For each habitat a distribution map was produced from a wide variety of sources indicating known and potential occurrences of the habitat in 10x10 km grids within Europe. Occurrences in grid cells were given in two classes: actual distribution from relatively reliable sources (surveys, expert knowledge), and potential distribution based on models or less reliable indicators. Please download the fact sheet to see the map.

Geographic occurrence and trends

EU28 Present or presence uncertain Current area of habitat (Km2) Recent trend in quantity (last 50 years) Recent trend in quality (last 50 years)
Bulgaria Present Unknown Decreasing Decreasing
Croatia Present Unknown Decreasing Decreasing
France mainland Present Unknown Decreasing Decreasing
Corsica Present Unknown Decreasing Decreasing
Greece (mainland and other islands) Present 420 Unknown Stable
Crete Present 420 Unknown Stable
East Aegean Present 420 Unknown Stable
Italy mainland Present 244 Decreasing Decreasing
Sardinia Present 244 Decreasing Decreasing
Sicily Present 244 Decreasing Decreasing
Portugal mainland Present 200 Unknown Stable
Portugal Azores Uncertain 200 Unknown Stable
Madeira Uncertain 200 Unknown Stable
Savage Islands Uncertain 200 Unknown Stable
Spain mainland Present 819 Decreasing Decreasing
Balearic Islands Present 819 Decreasing Decreasing
Canary Islands Uncertain 819 Decreasing Decreasing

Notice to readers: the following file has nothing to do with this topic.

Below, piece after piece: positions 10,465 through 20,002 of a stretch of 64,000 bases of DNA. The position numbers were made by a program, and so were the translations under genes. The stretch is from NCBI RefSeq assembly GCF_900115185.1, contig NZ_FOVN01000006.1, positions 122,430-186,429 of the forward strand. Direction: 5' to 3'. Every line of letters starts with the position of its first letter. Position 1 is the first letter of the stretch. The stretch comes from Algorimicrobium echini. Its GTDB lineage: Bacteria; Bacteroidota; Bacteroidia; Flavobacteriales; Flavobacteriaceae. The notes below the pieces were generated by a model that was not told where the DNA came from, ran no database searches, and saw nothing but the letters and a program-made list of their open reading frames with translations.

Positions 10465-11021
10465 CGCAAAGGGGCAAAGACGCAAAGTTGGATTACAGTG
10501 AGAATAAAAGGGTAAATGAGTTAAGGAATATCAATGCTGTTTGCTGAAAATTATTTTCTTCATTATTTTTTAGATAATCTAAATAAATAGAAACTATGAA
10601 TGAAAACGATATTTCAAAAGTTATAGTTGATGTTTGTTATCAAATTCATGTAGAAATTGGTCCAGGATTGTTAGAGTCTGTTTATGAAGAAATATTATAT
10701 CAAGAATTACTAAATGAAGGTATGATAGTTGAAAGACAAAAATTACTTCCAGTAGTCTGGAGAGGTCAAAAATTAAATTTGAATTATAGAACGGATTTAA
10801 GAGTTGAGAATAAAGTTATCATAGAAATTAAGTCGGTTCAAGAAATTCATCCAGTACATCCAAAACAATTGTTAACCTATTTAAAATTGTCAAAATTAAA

Malta Uncertain Unknown Unknown Unknown
Cyprus Present 23 Unknown Unknown
EU28 + Present or presence uncertain Current area of habitat (Km2) Recent trend in quantity (last 50 years) Recent trend in quality (last 50 years)
Bosnia and Herzegovina Present 6 Decreasing Decreasing
Albania Present Unknown Unknown Unknown
Former Yugoslavian Republic of Macedonia (FYROM) Present Unknown Unknown Unknown
Montenegro Uncertain Unknown Unknown Unknown
Kosovo Uncertain Unknown Unknown Unknown
Serbia Uncertain Unknown Unknown Unknown

Extent of Occurrence, Area of Occupancy and habitat area

Extent of Occurrence (EOO) (Km2) Area of Occupancy (AOO) Current estimated Total Area Comment
EU28 2389800 434 1,706
EU28+ 447 1,712
AOO = the area occupied by a habitat measured in number of 10x10 km grid cells.
EOO = the area (km2) of the envelope around all occurrences of a habitat (calculated by a minimum convex polygon).

Characteristic species

Not available

Vegetation types

Relation to vegetation types (syntaxa)

Not available

Other classifications

Not available
European Environment Agency (EEA)